"I am a maverick and always have been," says Jose Figueres of himself. "I am the product of a personal revolution against the Catholicism of my family."
Today a comfortable man in his mid-fifties, Figueres has travelled far from the career in medicine that his father had planned for him. Walking with him on a fall afternoon, he stops to examine and collect crab apples; he is a farmer. Chatting with him over coffee, he excuses himself to speak to Washington and Caracas; he is a statesman. Probing him on South American politics, he predicts violent change; he is a revolutionary.
As a visiting professor, Figueres seems bent on impressing Harvard with the immediacy of Latin America's problems. "Harvard," he confesses, "is a real challenge. While I've lectured a great deal, I've never actually taught a course at an American university." Prefacing his lectures with a word about the morning's news from Latin America, he gears his discussion to the moment. "The Alliance for Progress is not making the impression it should," he laments, "because it didn't come soon enough. Now the prices of our exports on the world market are depressed. The Alliance really failed when Stevenson lost in 1956."
Figueres' father, a Spanish physician, immigrated to Costa Rica at the turn of the century. The family decided early that young Jose would follow his father into the physical sciences. But reluctant to study medicine, the 18-year-old boy journeyed to Boston to get a taste of the United States. He attended courses at M.I.T., studying electricity and engineering, and worked on the side checking automatic scales for pocket money. Increasingly, however, the social sciences came to interest the young Costa Rican. "Herbert Spencer," he reminisces fondly, "taught me English and the Boston Public Library is my real alma mater."
For the better part of six years Figueres remained in the United States. Bent on a career of his own, he returned his family's checks and supported himself translating technical documents. In New York he continued his informal studies, reading Ruskin, the Fabians, and Laski with particular avidity.
At the age of 24, the maverick yielded to his family's demand that he return home. With him Figueres carried many new ideas. "I wanted to be a pioneer, so I went to the country, set up a farm, and read by candlelight for seven years." "The Struggle Without End," as he called his plantation, quickly became a model of successful and enlightened management. Not without a trace of pride he explains, "We introduced advanced social measures long before social legislation demanded them."
But it took two years of exile as the result of an over-energetic protest against the government to turn the farmer to politics. Returning to Costa Rica with a change of government in 1944, he became embroiled in local politics. In 1948 he led a revolt against President Teodoro Picado and set up "a republic to end the spectacle of the majority impoverished by inefficiency and social privilege." Serving as the nation's provisional president for 18 months in 1948 and 1949 and again as its elected president from 1953 to 1958, Figueres made Costa Rica a showcase of Latin American republicanism. Speaking "immodestly" (as he puts it) of his two administrations, he recalls, "I introduced the entrepreneurial aspect of the love for the knowledge of economy into our government." After a pause he confides, "The problem for Latin American presidents is that they don't have access to reliable advisers and researchers. The entrepreneur has the best chance for success. Betancourt has a chance. He's got a strong party and good technical assistants. But Bosch--Bosch was lucky to last as long as he did. He's a great man, but a writer and an intellectual. Can you imagine Hemingway governing the U.S.?"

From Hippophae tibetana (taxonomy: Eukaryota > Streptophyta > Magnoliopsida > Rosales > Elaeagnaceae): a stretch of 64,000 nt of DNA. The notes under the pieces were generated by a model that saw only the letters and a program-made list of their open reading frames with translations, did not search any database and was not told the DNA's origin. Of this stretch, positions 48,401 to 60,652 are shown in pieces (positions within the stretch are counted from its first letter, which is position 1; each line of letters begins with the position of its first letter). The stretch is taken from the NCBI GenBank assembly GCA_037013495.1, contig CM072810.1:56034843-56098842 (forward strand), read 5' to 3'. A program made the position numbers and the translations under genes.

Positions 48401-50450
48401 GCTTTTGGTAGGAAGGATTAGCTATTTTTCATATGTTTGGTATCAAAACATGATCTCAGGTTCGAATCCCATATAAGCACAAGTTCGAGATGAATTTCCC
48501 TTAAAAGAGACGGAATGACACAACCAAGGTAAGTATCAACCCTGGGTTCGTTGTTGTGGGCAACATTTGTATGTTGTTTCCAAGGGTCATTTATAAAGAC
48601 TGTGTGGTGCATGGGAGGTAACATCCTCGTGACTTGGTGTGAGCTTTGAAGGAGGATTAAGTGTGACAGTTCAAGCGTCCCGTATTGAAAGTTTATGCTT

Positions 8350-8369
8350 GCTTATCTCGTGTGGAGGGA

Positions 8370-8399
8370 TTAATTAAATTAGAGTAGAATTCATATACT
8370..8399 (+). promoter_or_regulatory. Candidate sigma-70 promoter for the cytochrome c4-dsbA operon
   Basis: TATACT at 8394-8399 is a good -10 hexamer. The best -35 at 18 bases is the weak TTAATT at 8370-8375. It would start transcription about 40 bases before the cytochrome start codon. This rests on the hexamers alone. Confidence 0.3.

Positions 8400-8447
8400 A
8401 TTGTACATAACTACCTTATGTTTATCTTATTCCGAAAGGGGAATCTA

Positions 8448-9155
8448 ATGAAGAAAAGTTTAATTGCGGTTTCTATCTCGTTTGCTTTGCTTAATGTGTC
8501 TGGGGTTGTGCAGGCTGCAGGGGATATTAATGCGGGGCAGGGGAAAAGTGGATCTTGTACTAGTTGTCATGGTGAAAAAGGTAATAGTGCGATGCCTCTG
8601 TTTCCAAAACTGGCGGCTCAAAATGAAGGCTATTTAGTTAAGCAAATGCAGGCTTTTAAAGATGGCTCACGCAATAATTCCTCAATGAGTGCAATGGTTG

In a hemisphere that abounds with ex-presidents Figueres has been anything but typical. When asked what he has been doing since the end of his last term, he replies humorously, "Minding my own business." But while minding his own business the ex-president has become a figure of international importance. As a member of the United Nation's Food and Agriculture Organization he has dealt extensively with hemispheric problems. As a founder of Costa Rica's Interamerican Institute for Political Education, he has influenced the emergence of social and Christian democratic governments in Latin America. "We are developing a democratic reply to international communism." And as a lecturer in the United States and Europe he presents to the world an alternative to the traditional extremism of Latin political movements.
Jose Figueres is a compassionate figure. He knows the plight of Spanish America today. "We are a depressed people and depression is worse than war because in war at least there is glory." Latin America, he insists, can not escape revolution. "The days of the Latin conservative are numbered. The democrat or the communist--one can't be sure which--holds the keys to the future of our countries."